In order to help an organization enforce its security policies, SD-WAN must be able to implement those types of policies -- and be able to demonstrate that security to regulators or internal/external auditors. That's where the abstraction of an SD-WAN can actually be better than managing dozens of separate WAN systems -- today's best SD-WAN solutions have a single, multi-tenant management tool for handling application and business policies across all connections, regardless of the underlying communications medium (like MPLS, Internet or wireless).

Leading SD-WAN solutions also enable organizations to confidently take advantage of best-of-breed security technologies such as universal threat management, intrusion protection systems, secure web gateways, cloud security and advanced firewalls. This is done via seamless interoperability with third-party security vendors, service insertion with cloud security services and integration of security virtual network functions (VNF) inside the SD-WAN virtual customer premises equipment (vCPE). An SD-WAN solution must also coordinate both business policy and security policy to deliver exception quality of experience combined with the necessary security treatments based on the application.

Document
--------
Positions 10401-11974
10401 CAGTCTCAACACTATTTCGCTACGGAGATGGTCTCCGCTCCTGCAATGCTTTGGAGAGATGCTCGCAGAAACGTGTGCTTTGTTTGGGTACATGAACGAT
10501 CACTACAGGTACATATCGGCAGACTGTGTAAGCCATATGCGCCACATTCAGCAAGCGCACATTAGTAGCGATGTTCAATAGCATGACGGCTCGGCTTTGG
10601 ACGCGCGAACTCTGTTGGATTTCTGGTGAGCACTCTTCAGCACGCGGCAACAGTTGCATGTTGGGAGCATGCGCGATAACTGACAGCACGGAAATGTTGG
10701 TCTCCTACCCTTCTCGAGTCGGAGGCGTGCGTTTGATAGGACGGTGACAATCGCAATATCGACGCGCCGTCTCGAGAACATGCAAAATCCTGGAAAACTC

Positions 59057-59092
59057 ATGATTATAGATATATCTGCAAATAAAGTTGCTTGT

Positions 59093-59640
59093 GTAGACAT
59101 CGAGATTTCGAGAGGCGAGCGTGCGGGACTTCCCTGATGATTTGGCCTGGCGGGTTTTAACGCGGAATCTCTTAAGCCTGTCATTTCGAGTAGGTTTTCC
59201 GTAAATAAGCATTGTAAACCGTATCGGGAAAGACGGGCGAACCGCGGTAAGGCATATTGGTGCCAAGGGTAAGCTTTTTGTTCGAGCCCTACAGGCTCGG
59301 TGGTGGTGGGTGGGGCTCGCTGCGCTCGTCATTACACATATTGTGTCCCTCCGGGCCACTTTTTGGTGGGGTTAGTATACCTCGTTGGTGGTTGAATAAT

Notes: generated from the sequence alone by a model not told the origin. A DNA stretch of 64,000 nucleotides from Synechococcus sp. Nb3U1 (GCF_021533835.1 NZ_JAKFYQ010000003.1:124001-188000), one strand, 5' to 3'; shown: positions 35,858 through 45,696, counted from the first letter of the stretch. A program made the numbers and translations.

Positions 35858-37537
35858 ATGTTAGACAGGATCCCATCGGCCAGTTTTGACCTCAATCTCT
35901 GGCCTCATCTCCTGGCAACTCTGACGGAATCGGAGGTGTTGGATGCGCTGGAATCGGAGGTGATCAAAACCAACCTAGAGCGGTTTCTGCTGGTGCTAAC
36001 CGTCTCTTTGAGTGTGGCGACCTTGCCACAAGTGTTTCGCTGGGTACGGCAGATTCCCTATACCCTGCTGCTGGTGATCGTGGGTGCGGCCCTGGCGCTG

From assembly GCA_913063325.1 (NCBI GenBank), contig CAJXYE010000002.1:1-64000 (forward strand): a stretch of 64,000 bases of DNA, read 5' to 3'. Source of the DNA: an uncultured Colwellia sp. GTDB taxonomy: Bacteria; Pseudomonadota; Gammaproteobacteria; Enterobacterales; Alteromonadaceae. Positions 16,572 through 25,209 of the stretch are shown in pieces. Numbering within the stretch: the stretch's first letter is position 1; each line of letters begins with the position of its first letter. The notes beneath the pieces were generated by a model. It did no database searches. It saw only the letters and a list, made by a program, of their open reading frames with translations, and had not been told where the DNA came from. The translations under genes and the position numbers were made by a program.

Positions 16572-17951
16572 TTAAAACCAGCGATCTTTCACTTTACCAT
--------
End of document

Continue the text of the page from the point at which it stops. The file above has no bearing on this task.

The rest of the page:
To summarize: By using a state-of-the-art SD-WAN platform, any and all external communications between data centers, remote office and even public clouds are secured, using scalable, high-grade authentication and encryption. Because of the abstraction, remote offices and cloud links can be centrally managed, with no need to visit those branches. And the SD-WAN not only monitors security, but it gives granular visibility to IT departments on a single pane of glass and gathers the data needed to demonstrate compliance with corporate policies.

Safe? Not safe? That depends.
Thank heavens for our firewalls, which protect the enterprise network perimeter against attack. Give praise for intrusion detection/prevention systems that guard against threats where the perimeter has been penetrated. Those are necessities for every organization. And for many businesses, enterprise and cloud security products are at the heart of data security. Realizing that SD-WAN is only one piece of an enterprise IT system, the best SD-WAN platforms integrate and interoperate with today's leading enterprise/cloud security platforms, such as those from Fortinet, Check Point, Palo Alto Networks, Zscaler, IBM Security and Forcepoint. When it comes to security, everything must work together.